We are a strange mix, but one thing that the Bible tells us is it is absolutely OK to ask for help when we need it. Ask God in our prayers, ask family and friends, never be too proud to ask for help, and remember when someone really needs our help it might not have been easy for them to ask for it. We can all get by with a little help from God as well as from our friends.
2 Samuel 1:1, 17–27
After the death of Saul, when David had returned from defeating the Amalekites, David remained two days in Ziklag.
17David intoned this lamentation over Saul and his son Jonathan. 18(He ordered that The Song of the Bow be taught to the people of Judah; it is written in the Book of Jashar.) He said:
19 Your glory, O Israel, lies slain upon your high places!
How the mighty have fallen!
20 Tell it not in Gath,
proclaim it not in the streets of Ashkelon;
or the daughters of the Philistines will rejoice,
the daughters of the uncircumcised will exult.
21 You mountains of Gilboa,
let there be no dew or rain upon you,
nor bounteous fields!
For there the shield of the mighty was defiled,
the shield of Saul, anointed with oil no more.
22 From the blood of the slain,
from the fat of the mighty,
the bow of Jonathan did not turn back,
nor the sword of Saul return empty.
23 Saul and Jonathan, beloved and lovely!
In life and in death they were not divided;
they were swifter than eagles,
they were stronger than lions.
24 O daughters of Israel, weep over Saul,
who clothed you with crimson, in luxury,
who put ornaments of gold on your apparel.
25 How the mighty have fallen
in the midst of the battle!
Jonathan lies slain upon your high places.
26 I am distressed for you, my brother Jonathan;
greatly beloved were you to me;
your love to me was wonderful,
passing the love of women.
27 How the mighty have fallen,
and the weapons of war perished!
21 When Jesus had crossed again in the boat to the other side, a great crowd gathered round him; and he was by the lake. 22Then one of the leaders of the synagogue named Jairus came and, when he saw him, fell at his feet 23and begged him repeatedly, ‘My little daughter is at the point of death. Come and lay your hands on her, so that she may be made well, and live.’ 24So he went with him.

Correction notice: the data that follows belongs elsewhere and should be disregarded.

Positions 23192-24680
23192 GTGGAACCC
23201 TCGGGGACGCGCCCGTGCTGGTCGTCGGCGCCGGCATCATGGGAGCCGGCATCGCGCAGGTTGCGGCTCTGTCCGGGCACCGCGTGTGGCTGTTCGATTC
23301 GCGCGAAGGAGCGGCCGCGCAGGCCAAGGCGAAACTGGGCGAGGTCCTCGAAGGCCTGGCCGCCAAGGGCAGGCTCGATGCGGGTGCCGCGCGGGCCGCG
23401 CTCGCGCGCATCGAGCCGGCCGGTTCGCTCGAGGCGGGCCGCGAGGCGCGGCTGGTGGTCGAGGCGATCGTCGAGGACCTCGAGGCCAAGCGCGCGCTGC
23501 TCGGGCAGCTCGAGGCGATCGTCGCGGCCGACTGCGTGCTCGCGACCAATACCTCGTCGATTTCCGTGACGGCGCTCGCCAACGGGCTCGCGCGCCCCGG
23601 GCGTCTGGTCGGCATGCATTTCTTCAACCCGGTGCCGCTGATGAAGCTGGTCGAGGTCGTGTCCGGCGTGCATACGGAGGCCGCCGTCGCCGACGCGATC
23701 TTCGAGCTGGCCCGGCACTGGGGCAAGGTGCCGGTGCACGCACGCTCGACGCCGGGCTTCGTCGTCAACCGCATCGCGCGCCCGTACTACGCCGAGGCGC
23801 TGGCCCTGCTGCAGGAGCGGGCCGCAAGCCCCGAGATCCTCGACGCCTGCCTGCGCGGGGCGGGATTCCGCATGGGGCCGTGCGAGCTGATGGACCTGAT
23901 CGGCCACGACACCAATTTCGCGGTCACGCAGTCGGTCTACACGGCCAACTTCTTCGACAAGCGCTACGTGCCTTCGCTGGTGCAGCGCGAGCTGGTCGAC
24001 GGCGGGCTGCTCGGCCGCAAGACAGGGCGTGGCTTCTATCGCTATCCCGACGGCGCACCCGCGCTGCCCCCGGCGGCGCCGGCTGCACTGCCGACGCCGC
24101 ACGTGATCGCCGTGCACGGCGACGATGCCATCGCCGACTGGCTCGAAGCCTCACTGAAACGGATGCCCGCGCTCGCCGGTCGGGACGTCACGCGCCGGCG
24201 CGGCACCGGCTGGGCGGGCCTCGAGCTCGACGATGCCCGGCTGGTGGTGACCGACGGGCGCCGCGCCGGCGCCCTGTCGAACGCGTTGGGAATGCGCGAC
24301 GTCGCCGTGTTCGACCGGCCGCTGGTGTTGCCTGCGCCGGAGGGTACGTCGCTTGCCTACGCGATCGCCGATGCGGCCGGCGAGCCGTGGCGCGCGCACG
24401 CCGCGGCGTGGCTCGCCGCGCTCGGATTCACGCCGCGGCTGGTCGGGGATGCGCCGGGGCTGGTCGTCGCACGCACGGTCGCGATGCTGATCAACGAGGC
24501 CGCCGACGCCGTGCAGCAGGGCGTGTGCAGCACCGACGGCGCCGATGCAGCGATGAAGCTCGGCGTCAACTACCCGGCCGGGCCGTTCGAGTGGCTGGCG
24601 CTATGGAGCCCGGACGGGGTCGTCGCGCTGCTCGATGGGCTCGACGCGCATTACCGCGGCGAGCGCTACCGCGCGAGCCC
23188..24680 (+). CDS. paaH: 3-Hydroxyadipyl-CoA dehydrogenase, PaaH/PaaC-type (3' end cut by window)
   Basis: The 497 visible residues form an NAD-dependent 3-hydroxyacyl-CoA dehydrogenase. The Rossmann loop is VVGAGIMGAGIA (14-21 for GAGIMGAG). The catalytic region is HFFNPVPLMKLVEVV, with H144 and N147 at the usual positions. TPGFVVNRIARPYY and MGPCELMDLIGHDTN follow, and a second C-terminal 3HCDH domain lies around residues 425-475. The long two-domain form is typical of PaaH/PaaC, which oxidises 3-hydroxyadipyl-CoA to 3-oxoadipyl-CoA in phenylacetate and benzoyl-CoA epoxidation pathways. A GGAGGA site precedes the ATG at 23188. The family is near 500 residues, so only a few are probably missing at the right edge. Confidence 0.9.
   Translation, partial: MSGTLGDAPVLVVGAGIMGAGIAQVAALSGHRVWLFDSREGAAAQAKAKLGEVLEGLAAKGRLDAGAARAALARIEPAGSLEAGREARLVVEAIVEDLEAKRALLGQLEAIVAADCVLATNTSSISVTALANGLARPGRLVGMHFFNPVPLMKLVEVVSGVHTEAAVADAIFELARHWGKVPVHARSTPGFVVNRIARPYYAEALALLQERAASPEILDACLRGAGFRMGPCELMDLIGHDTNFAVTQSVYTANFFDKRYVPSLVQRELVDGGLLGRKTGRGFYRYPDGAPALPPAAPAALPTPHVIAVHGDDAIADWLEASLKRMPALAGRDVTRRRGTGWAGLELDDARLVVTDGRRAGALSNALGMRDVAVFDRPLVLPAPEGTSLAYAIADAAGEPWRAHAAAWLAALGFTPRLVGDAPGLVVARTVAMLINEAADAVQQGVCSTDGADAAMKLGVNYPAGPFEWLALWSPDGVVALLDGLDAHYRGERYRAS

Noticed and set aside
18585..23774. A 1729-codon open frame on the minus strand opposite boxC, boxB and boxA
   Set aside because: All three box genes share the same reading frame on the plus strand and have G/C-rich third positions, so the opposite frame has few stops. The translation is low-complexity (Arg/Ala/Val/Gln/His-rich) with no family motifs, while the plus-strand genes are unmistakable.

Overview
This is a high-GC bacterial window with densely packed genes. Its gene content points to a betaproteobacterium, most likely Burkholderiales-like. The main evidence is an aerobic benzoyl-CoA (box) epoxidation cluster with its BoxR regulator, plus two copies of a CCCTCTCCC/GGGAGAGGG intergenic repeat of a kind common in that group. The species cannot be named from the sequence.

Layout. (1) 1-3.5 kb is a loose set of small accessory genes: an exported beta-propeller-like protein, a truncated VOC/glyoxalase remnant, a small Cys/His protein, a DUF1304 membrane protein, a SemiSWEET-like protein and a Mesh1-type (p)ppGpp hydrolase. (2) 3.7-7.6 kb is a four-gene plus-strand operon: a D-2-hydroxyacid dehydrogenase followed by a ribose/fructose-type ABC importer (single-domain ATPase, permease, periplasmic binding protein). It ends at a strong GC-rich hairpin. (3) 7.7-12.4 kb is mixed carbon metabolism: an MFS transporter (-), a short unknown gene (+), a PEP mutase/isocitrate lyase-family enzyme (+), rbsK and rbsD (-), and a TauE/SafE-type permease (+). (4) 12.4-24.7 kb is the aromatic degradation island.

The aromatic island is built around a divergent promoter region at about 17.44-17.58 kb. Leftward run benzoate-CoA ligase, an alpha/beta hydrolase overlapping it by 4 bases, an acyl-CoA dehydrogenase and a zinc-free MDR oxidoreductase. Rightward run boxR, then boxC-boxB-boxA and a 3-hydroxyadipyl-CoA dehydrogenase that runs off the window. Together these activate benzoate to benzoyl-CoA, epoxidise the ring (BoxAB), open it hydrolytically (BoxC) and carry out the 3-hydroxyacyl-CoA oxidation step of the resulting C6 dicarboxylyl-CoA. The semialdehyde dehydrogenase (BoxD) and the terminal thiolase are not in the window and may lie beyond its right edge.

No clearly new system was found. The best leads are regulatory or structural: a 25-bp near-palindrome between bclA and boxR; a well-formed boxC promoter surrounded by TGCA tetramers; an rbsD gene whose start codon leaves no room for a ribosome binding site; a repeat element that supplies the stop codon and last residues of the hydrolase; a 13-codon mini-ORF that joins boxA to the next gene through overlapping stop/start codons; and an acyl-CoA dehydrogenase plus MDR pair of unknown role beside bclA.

And a large crowd followed him and pressed in on him. 25Now there was a woman who had been suffering from haemorrhages for twelve years.26She had endured much under many physicians, and had spent all that she had; and she was no better, but rather grew worse. 27She had heard about Jesus, and came up behind him in the crowd and touched his cloak,28for she said, ‘If I but touch his clothes, I will be made well.’29Immediately her haemorrhage stopped; and she felt in her body that she was healed of her disease. 30Immediately aware that power had gone forth from him, Jesus turned about in the crowd and said, ‘Who touched my clothes?’ 31And his disciples said to him, ‘You see the crowd pressing in on you; how can you say, “Who touched me?” ’ 32He looked all round to see who had done it. 33But the woman, knowing what had happened to her, came in fear and trembling, fell down before him, and told him the whole truth. 34He said to her, ‘Daughter, your faith has made you well; go in peace, and be healed of your disease.’
35 While he was still speaking, some people came from the leader’s house to say, ‘Your daughter is dead. Why trouble the teacher any further?’ 36But overhearing what they said, Jesus said to the leader of the synagogue, ‘Do not fear, only believe.’ 37He allowed no one to follow him except Peter, James, and John, the brother of James. 38When they came to the house of the leader of the synagogue, he saw a commotion, people weeping and wailing loudly. 39When he had entered, he said to them, ‘Why do you make a commotion and weep? The child is not dead but sleeping.’ 40And they laughed at him. Then he put them all outside, and took the child’s father and mother and those who were with him, and went in where the child was. 41He took her by the hand and said to her, ‘Talitha cum’, which means, ‘Little girl, get up!’ 42And immediately the girl got up and began to walk about (she was twelve years of age). At this they were overcome with amazement. 43He strictly ordered them that no one should know this, and told them to give her something to eat.
Hymn 153 – Great is thy faithfulness
Sermon by Rev. Suzie Stark
In the name of the Father and of the Son and of the Holy Spirit, Amen.